The money or the car? Think before you drive

Anthony Bailey gets a new series on company perks into gear: Perks for the workers
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The many thousands of motorists who rush to buy the latest P registration cars, available from 1 August, will cast envious glances at those who drive away gleaming new machines from the forecourts courtesy of their employers.

But while having a company car still bestows a certain cachet, employees can pay dearly for the privilege through an extra tax bill. "It's quite common for employers to give their staff a choice. A lot of companies will pay an increase in salary instead of a car," says Jeff Thomblin of London-based accountants Wheawill & Sudworth. Cash or car is the big question.

"A company may pay all the costs of the car, servicing it and paying for wear-and-tear. But some may ask for a contribution. For example, a lot of company schemes ask employees to pay an excess of pounds 50 to pounds 200 if you have a prang, while others don't. This would also affect the total cost to the employee."

If you were to run your own car, how much would you pay taking into account initial cost, depreciation, servicing, repairs, road tax, and all the other costs - particularly insurance? Insurance is one of the big costs for motorists who buy their own car. It can vary enormously depending on who you are - your job, age, sex, where you live, whether your car is in a garage. In addition, if you are switching from a company car to your own car, you would need to look for an insurer prepared to give a no-claims discount based on claim-free years while driving the company car.

It is possible that the costs of running your own car come to more than the tax penalty for having the same vehicle as a company car. In addition, would you run the same flashy car? Or would you buy a smaller, cheaper, possibly secondhand car?

Another big consideration is whether you actually use your car for work. The business mileage you do affects the tax you pay on a company car (see below). And if instead you opt to buy your own car you would need to find out what mileage allowance your company would pay you for business use. The Inland Revenue has set tax-free mileage rates for business use of your own car. On the first 4,000 miles you can get up to 27p a mile for cars up to 1000cc without paying tax on this money; up to 34p for cars between 1001cc and 1500cc; 43p for cars between 1501cc to 2000cc; and 61p for cars over 2000cc. On each business mile over 4,000, these rates fall to 16p, 19p, 23p and 33p respectively. Anything you receive in excess of these rates is taxable. But if your employer pays less than these rates, you can claim the difference as an allowable expense to reduce the amount of tax you otherwise pay .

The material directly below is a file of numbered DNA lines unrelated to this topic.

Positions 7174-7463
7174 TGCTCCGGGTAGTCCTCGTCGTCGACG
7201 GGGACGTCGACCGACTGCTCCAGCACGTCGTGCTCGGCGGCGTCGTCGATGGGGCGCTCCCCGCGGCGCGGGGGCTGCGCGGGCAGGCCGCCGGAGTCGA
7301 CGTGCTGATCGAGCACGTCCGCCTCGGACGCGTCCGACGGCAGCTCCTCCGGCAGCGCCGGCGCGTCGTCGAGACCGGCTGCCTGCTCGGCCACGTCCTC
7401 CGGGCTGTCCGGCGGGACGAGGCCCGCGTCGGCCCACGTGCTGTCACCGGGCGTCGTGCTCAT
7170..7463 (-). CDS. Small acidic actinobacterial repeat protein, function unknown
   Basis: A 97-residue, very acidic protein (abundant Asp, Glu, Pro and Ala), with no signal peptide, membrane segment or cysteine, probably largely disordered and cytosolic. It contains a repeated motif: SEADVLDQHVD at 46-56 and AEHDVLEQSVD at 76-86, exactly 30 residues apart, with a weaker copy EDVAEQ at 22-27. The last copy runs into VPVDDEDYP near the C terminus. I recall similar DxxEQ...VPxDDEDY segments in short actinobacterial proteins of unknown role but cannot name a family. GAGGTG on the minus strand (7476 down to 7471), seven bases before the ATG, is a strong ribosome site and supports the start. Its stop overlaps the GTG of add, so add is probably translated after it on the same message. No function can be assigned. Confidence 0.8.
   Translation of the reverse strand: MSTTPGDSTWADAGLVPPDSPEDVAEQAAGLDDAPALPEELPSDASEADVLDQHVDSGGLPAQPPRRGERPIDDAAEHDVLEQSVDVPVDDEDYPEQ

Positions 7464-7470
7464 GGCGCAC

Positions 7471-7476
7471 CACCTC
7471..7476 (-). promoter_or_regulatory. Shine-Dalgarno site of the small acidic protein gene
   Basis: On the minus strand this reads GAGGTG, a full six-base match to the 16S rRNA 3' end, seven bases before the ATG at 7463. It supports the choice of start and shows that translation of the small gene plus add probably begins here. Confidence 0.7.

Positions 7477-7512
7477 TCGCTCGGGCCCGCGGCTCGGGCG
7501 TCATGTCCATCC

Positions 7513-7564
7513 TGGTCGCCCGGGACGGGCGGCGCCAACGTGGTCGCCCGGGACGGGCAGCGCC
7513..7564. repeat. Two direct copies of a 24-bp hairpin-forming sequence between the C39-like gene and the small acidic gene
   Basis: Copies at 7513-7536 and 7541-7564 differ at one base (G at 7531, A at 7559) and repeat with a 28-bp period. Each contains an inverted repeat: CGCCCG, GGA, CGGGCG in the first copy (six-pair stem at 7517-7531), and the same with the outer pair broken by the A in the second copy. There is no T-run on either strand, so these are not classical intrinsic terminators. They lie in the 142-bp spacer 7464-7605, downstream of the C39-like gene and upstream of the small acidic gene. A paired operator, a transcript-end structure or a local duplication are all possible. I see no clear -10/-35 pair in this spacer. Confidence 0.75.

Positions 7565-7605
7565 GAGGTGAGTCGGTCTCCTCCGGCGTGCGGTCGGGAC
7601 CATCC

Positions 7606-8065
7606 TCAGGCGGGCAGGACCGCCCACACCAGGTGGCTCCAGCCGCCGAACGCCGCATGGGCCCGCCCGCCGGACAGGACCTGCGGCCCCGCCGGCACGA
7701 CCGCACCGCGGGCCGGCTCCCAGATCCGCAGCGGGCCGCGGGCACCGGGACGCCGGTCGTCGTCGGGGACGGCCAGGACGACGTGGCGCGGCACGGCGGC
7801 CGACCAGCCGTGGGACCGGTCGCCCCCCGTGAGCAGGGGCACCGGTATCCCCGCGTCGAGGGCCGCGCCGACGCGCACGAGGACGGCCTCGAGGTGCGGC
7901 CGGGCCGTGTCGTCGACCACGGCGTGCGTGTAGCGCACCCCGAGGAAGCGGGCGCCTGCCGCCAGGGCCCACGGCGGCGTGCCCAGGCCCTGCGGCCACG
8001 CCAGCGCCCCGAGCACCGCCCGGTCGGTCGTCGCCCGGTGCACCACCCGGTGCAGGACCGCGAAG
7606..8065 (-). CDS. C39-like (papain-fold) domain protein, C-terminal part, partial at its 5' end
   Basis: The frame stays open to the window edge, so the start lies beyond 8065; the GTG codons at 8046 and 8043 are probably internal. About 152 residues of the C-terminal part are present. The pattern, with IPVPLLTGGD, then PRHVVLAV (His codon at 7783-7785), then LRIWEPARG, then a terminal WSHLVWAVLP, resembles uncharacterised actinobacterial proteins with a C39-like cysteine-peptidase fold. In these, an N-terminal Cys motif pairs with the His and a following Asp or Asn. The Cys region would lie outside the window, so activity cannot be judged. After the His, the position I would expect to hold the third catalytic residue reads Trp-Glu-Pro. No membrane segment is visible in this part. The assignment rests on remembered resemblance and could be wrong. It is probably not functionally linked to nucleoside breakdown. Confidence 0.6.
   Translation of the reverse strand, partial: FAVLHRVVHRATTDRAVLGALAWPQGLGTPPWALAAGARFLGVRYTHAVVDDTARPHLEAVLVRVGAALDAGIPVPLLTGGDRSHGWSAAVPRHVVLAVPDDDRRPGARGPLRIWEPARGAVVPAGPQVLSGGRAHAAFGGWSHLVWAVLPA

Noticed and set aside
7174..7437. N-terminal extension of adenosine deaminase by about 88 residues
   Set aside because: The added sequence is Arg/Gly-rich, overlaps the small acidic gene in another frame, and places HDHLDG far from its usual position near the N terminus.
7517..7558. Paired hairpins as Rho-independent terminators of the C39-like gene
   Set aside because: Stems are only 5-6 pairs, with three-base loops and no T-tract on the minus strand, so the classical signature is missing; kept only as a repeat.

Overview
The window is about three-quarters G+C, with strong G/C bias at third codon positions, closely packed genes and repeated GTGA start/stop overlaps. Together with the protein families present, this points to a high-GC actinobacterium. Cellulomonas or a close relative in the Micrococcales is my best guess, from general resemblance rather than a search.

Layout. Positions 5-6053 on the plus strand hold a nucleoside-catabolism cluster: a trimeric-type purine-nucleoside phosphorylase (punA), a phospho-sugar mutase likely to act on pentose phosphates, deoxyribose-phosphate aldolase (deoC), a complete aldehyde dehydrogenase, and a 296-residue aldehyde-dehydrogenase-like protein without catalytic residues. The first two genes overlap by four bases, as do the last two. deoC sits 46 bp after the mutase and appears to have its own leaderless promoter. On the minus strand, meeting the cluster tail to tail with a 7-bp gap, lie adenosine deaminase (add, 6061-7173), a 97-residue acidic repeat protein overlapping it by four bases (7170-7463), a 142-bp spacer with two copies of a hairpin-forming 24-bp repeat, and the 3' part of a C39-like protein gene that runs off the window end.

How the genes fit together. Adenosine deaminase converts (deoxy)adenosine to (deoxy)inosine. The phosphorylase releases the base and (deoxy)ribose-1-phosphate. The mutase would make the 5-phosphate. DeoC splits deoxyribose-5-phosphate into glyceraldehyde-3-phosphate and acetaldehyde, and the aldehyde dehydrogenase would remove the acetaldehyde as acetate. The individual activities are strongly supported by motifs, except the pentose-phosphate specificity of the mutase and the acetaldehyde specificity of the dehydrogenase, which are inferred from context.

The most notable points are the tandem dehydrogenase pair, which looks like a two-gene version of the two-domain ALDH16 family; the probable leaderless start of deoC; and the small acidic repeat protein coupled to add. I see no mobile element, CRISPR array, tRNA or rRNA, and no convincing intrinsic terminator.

Finally, if you are considering swapping a car for a pay increase, remember that the increase is taxable. A pounds 4,000 rise would be worth pounds 2,400 in take- home pay to a higher rate taxpayer. Over four years - which could be the life of the company car alternative - it would then be worth pounds 9,600. But there could be an extra boost with the cash alternative. Your company pension and life insurance may be linked to the pure-pay elements of your package.

"Whether it's worth taking the car or the salary increase depends on individual circumstances," says Christopher Lane of London-based accountants Kingston Smith. His firm charges pounds 40 plus VAT to run figures through a computer program to determine whether the car or cash is preferable. You can also get a break-even figure, useful for negotiating a salary increase with your employer.

o In this new series we will be looking at what companies might offer their staff on top of their basic pay - benefits-in-kind (in taxspeak) or perks. Are perks worth having? Should you ask your trade union or staff association to negotiate more? Or are you better off asking for cash? Next week: Employee share schemes.